In the February Vegetable Garden by Patty Leander

Last Chance to Plant Cool Season Vegetables Your February garden checklist should include your last opportunity to plant cool season vegetables. They need to have a chance to mature before the arrival of hot weather. It’s also a time for hard decisions. If we fill our garden beds with broccoli, lettuce and carrots this month, where will we put tomatoes, green beans and squash next month? With the exception of quick-growing radishes and mesclun greens, the vegetables we plant in February will take 2-3 months to reach harvest… Read More →

The 2021 Drought to Deluge Austin Gardening Programs

Learn from Gardening Experts If you’re gardening in Austin, sometimes it feels like everything is conspiring against you. The weather, the soil, the topography, and the number of pests and diseases can overwhelm even the most experienced gardener. Help is on the way! Travis County Texas A&M AgriLife will be hosting several programs in 2021 to help Austin area gardeners be more successful. Topics range from Planning and Design to Vegetable Gardening. The program features experts from Texas A&M University, AgriLife Extension, Travis County Master Gardeners,  and the… Read More →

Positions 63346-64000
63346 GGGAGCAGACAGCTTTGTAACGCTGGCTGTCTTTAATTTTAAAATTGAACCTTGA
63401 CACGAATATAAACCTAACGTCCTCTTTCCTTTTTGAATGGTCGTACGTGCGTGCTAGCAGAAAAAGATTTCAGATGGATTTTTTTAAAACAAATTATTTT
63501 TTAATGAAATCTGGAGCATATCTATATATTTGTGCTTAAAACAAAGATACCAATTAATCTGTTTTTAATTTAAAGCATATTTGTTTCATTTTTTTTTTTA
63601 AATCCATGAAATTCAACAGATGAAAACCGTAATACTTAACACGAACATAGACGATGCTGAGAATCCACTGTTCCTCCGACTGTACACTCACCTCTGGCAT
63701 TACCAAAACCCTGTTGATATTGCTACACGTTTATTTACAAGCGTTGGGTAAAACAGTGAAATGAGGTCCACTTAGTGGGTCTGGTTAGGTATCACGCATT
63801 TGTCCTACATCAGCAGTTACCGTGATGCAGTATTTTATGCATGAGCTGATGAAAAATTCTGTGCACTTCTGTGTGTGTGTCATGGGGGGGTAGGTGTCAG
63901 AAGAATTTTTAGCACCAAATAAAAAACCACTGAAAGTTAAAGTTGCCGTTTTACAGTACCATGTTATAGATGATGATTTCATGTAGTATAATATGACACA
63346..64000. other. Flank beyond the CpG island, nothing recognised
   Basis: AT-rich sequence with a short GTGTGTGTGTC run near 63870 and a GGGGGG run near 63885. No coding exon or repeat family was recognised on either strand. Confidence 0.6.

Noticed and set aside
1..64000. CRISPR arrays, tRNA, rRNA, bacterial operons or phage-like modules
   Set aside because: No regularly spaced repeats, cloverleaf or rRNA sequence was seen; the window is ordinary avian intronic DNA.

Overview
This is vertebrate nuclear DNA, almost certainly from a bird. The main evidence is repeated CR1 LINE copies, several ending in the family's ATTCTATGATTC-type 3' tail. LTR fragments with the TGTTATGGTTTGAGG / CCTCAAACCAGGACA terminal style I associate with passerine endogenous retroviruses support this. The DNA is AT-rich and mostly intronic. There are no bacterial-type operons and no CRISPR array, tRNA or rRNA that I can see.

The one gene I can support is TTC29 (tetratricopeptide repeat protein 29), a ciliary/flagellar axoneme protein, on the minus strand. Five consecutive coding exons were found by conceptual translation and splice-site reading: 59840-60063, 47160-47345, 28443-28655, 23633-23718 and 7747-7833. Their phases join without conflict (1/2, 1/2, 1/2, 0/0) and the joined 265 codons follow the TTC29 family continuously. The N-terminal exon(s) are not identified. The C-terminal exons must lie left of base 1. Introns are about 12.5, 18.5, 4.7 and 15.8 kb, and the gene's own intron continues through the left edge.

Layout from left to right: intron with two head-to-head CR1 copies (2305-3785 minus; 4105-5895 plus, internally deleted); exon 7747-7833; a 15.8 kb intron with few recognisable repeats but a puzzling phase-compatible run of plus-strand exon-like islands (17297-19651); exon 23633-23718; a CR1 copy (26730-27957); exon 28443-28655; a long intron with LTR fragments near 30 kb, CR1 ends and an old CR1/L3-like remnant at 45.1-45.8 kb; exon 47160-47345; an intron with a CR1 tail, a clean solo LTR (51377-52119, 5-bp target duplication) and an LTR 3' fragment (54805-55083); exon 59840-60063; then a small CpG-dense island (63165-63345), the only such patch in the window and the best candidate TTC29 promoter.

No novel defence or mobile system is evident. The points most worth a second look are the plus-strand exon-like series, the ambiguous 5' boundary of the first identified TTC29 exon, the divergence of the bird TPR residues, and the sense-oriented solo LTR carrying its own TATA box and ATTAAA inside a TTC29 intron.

In the January 2021 Vegetable Garden by Patty Leander

Keep Gardening! Happy New Year! Interest in growing and eating vegetables blossomed during the COVID shutdown last year. I’m hoping that everyone who started a vegetable garden during the pandemic will keep it going. Vegetables are an essential part of a healthy diet for everyone, no matter who you are or how old you are. There are many benefits for everyone to gain from a plant strong diet. Eating vegetables safeguards our health, the process of growing them contributes to our movement and physical activity, and cultivating a… Read More →

In the December Vegetable Garden by Patty Leander

Time for Greens and Pomegranates Your December garden checklist is here and ‘tis the season for fresh broccoli, cauliflower, hearty greens, delicious citrus…and pomegranates! It’s hard to resist the beautiful pomegranates available this time of year. The ruby red arils add a pop of color and a little tangy sweetness to salads, pilafs, or even sprinkled atop a dish of Christmas guacamole. If you’ve been to the grocery store lately, you’ve undoubtedly noticed pomegranates prominently displayed in the produce section. Or perhaps you are lucky enough to have… Read More →

In the November Vegetable Garden by Patty Leander

So long, mosquitoes! One of the reasons that the November vegetable garden is so wonderful is because most pests tend to fade away this time of year. The one I am happiest to see go is the mosquito. It’s hard to think of anything that sucks the joy out of being outside more than a single, determined mosquito. Good riddance. I hope their annoying buzz and bite is waning in your outdoor environment as well. Add Flowers to Your November Vegetable Garden The transition to cool season vegetables… Read More →